Aston Martin thinks the swift-footed approach that helped it snatch Fernando Alonso from Alpine can fast-track its push to the front of the Formula 1 grid.

The Silverstone-based squad is recovering from a poor start to the year where it went down the wrong concept route with its AMR22, before switching tact from the Spanish GP.

And although it still looks set to finish ninth in the constructors’ championship this year, it feels it has made decent progress behind the scenes to be confident about delivering decent steps in to 2023.

The team has shown its ambitions by signing Alonso for next season, having wasted little time at the Hungarian Grand Prix, in the wake of Sebastian Vettel’s retirement announcement, to lure the Spaniard away from Alpine.

It was that ability to react quick on the driver front that has highlighted a core strength that its engineering team believes it has in place to deliver with its car.

Aston Martin performance director Tom McCullough said: “I think the team has always been very agile. It's been a small race team and, at its core, there are a few key people making the decisions. It's not a big bureaucratic company.

“I go back from the race weekend, my job is to report to Andrew Green [chief technical officer], and Dan Fallows who has also joined us recently as technical director as well. That slightly changes the structure, but we're trying to keep the good bits of how we used to work, but add what we need to do to lift the level as well.”

Fernando Alonso at Italian GP 2022

McCullough believes the example of the team not wasting time in going for a much-needed mid-season concept change shows how the squad is able to be decisive and get things done.

“As we sat down, we were trying throughout winter testing and the first few races to bring parts to the car to get on top of the porpoising, and to give a bigger operating window to the car,” he said.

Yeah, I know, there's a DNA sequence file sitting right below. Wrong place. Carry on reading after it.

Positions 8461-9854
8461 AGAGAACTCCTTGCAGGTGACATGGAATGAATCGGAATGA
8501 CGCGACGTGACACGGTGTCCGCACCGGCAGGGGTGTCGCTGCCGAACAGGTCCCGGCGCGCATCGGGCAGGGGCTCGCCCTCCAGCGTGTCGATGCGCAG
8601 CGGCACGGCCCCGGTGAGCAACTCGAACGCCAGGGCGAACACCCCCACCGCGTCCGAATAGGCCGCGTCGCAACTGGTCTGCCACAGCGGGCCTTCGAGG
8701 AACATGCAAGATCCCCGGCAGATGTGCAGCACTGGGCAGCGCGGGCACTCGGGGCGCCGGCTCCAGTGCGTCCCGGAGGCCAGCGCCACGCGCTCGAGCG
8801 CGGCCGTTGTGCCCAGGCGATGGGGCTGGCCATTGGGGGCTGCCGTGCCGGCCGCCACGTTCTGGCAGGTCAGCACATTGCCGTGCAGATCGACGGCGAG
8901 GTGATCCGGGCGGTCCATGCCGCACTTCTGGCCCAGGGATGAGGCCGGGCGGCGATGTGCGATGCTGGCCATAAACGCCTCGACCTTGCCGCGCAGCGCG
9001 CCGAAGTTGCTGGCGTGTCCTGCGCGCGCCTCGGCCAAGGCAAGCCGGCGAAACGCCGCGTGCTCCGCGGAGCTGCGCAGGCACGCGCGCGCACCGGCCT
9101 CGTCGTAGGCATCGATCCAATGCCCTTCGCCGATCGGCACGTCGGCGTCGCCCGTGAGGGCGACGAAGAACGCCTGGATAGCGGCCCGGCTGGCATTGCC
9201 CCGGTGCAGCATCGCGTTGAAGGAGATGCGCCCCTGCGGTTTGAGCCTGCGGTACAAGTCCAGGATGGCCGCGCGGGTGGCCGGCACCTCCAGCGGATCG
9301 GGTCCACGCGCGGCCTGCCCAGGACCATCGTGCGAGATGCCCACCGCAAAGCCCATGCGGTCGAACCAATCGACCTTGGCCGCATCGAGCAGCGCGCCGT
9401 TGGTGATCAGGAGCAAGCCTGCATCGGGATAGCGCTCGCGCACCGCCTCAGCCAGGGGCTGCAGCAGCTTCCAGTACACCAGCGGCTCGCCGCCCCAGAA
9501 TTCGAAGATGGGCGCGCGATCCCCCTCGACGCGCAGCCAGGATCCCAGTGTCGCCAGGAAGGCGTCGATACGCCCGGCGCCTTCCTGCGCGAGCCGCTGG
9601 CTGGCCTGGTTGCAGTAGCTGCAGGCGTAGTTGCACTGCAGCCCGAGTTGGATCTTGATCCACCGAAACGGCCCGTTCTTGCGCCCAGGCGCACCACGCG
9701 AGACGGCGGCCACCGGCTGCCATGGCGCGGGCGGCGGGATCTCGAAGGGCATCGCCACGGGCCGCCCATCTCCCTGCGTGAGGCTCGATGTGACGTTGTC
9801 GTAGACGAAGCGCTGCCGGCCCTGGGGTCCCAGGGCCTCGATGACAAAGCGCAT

“But you get to a point where, even with your development tools, windtunnel, CFD simulations, and track tests, we weren't making the progress we wanted to make.

“Then you have to at some point, say ‘okay we need to do something.’ During the development phase of the car, we had gotten two different routes. We even designed the chassis to accept the radiators for two different routes, all this kind of stuff.

“We said, okay, this first route looked good but then we'd underestimated the porpoising problem, so let's try the other philosophy.

“We went back to the data we had, we then started working with that in the windtunnel again and bang, we brought it to the car as quick as we could do. There was a huge push from the manufacturing and production side to get it to Spain.

“There was a phenomenal amount of work to do that. When it was announced. I didn't think there was any chance to get two cars there. We had no spares, but we turned up and that was it.”

While Aston Martin is undergoing an expansion under owner Lawrence Stroll, McCullough has faith that it can become bigger without losing its decision-making qualities.

“I think that's always been a strength of the team,” he said. “We have to keep that in F1. Because every race matters. If you can be competitive and score points, then off you go.”

While the AMR22 has not proved quick at all tracks, and has been tricky to get the most out of in qualifying, the car does have some clear strengths.

GPS traces have shown it to be as better than Red Bull in slow speed corners, something which could benefit it at this weekend’s Singapore GP.

Asked by Motorsport.com if that low-speed excellence showed there were hidden qualities in the AMR22, McCullough said: “The car actually has been quite performant in the low street corners for quite a while, and we've seen that from the analysis compared to other people.

“Our big focus has been to also improve the car in the high-speed corners, which we have been doing of late. From the Red Bull side of things, their car is very efficient and very fast in a straight line, and we're not as strong as them. But neither is most of the grid.”

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